A couple of weeks ago Alanna Shaikh suggested, in her blog about international development called “Blood and Milk,” that people “need narrative to make sense of their lives” since without “a story, your life is just a series of disconnected events.” A reader named Laura commented that she “would be interested to hear it fleshed out from an aid standpoint.”
Undoubtedly Shaikh, a professional in international development for a decade now while I retain my amateur status after only three years of doing this with Karimu, could do a better job than I can of fleshing out her thoughts about narrative from the aid standpoint. But we wouldn’t get much done if we only did things that other people couldn’t do better. Besides, most of my recent posts have touched on this subject, so here goes.
More than three decades ago Chinua Achebe, the great Nigerian novelist and Brown University professor best known for Things Fall Apart, published a famous essay criticizing Joseph Conrad’s 1902 novella, Heart of Darkness. In “An Image of Africa: Racism in Conrad’s Heart of Darkness,” Achebe personalizes his approach to Conrad, whom he accuses of racism, by reporting an encounter with a New England man surprised to learn that Achebe taught African literature because “he never had thought of Africa as having that kind of stuff.” Achebe goes on to describe a letter he had received from a high school student in Yonkers, New York, who, having just read Things Fall Apart for class,was “happy to learn about the customs and superstitions of an African tribe.”
I don’t know whether I accept Achebe’s harsh verdict that “Heart of Darkness projects the image of Africa as ‘the other world,’ the antithesis of Europe and therefore of civilization,” since first I would have to find time to return to a work I haven’t read in twenty or thirty years. I do admit, however, that Conrad’s critique of colonialist depravity and cruelty does not exclude the possibility of disparaging Africans. Certainly one can loathe the cruel treatment of people whom one considers backward and uncivilized people; one can pity their savagery and their inability to progress even while despising those who mistreat them.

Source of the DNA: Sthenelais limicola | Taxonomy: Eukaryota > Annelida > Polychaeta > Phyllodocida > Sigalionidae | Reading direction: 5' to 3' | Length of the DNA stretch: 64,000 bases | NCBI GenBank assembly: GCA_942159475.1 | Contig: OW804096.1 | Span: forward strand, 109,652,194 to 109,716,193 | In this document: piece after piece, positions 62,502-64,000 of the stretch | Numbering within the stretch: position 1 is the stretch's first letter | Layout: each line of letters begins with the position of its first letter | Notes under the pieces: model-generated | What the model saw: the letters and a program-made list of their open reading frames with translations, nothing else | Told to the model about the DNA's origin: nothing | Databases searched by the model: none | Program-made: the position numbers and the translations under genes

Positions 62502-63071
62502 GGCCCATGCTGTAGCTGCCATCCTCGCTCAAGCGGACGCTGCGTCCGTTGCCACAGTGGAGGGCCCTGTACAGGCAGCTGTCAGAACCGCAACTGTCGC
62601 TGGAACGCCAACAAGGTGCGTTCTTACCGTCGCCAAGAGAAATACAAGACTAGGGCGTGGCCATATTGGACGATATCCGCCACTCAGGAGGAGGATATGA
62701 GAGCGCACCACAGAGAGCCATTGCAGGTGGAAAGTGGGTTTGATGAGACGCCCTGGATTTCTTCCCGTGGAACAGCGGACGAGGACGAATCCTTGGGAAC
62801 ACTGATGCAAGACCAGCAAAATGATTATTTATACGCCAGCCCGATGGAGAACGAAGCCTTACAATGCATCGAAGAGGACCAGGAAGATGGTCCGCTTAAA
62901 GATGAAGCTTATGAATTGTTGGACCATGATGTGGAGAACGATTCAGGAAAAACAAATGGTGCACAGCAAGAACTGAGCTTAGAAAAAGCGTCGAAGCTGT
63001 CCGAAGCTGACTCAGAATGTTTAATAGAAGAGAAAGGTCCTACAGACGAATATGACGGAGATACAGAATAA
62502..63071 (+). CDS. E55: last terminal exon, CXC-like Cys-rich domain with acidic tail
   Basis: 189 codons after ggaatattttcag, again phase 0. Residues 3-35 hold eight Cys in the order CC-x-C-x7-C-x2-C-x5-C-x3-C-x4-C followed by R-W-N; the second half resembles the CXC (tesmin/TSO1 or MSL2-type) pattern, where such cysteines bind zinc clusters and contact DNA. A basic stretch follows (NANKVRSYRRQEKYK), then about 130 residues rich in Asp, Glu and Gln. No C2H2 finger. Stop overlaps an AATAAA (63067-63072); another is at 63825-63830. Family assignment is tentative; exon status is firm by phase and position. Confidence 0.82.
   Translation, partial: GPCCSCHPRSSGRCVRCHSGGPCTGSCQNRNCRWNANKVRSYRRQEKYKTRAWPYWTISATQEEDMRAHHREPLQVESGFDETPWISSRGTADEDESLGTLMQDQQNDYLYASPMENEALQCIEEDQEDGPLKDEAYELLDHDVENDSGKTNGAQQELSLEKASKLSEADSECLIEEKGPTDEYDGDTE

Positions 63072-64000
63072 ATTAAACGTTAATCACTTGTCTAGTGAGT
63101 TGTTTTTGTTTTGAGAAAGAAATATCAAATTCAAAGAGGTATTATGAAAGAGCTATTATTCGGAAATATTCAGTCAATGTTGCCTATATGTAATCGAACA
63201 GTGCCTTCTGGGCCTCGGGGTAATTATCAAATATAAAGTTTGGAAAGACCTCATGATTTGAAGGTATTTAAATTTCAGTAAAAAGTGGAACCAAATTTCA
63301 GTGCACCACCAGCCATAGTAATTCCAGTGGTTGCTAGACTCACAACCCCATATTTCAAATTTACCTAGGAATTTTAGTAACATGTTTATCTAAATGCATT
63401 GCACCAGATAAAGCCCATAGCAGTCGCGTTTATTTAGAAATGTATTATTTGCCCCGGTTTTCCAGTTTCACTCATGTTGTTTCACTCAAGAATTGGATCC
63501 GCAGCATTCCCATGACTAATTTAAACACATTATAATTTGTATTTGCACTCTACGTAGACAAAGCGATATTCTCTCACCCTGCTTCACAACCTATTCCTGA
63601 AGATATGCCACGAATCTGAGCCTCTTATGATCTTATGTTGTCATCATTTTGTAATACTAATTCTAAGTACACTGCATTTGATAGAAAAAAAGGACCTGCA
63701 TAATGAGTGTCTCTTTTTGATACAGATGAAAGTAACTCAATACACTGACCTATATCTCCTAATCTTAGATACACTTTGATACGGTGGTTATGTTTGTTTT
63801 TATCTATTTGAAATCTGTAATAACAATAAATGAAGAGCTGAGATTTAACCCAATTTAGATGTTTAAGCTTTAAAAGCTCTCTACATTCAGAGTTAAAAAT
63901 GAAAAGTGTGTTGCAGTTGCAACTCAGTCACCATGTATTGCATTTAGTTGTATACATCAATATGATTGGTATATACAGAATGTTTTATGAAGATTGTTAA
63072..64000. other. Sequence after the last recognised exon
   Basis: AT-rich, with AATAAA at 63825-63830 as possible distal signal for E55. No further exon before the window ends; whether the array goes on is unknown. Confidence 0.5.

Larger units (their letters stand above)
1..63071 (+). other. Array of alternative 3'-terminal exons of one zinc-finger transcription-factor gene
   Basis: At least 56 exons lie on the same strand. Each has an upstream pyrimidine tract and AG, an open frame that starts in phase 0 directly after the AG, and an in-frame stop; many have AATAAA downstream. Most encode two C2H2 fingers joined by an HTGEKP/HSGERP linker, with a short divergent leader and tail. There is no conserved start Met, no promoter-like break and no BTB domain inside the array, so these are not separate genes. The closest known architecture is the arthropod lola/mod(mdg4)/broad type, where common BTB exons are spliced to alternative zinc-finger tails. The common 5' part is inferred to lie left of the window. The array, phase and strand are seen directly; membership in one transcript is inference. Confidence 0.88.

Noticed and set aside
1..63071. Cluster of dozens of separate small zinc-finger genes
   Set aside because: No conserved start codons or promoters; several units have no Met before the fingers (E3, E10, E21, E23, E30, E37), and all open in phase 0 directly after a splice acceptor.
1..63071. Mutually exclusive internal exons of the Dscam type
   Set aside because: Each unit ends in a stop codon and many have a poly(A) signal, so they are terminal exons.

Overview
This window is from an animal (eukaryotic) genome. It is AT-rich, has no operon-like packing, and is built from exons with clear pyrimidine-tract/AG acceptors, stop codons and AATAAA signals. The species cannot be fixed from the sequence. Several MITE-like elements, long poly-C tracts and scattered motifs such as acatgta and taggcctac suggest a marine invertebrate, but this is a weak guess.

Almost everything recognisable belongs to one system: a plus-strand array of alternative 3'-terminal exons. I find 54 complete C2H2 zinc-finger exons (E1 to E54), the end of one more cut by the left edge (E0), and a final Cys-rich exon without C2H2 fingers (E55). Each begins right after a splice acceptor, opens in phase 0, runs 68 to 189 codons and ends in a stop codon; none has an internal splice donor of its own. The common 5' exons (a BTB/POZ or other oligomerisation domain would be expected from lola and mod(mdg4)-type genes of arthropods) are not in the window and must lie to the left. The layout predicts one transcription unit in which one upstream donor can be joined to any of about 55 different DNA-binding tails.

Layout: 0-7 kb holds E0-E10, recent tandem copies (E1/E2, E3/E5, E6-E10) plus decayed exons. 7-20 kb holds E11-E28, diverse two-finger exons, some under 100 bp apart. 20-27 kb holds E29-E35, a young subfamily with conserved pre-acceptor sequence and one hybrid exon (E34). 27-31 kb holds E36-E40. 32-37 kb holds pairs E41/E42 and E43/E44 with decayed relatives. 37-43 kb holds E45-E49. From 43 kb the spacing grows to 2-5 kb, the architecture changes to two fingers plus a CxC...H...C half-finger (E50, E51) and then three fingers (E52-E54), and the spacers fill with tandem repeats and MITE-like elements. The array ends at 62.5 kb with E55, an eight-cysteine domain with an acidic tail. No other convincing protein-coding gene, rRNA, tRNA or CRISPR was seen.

That is of course one type of story we could tell “from an aid standpoint.” I say “one type” because telling the story of international development gets complicated by puzzles about what kind of relationship should obtain between poor people and development workers from rich countries. The development worker goes to a poor country to lend a hand, which seems innocent enough. Yet this simple metaphor suggests competing stories: does that hand give the final, necessary push over the top, setting the people who received the help on a smooth downhill course on which they can build their own momentum? Or does the development worker’s hand relieve the people who get the help of some of the exercise they need to strengthen their own hands, weakening them and making them dependent on the hands of outsiders?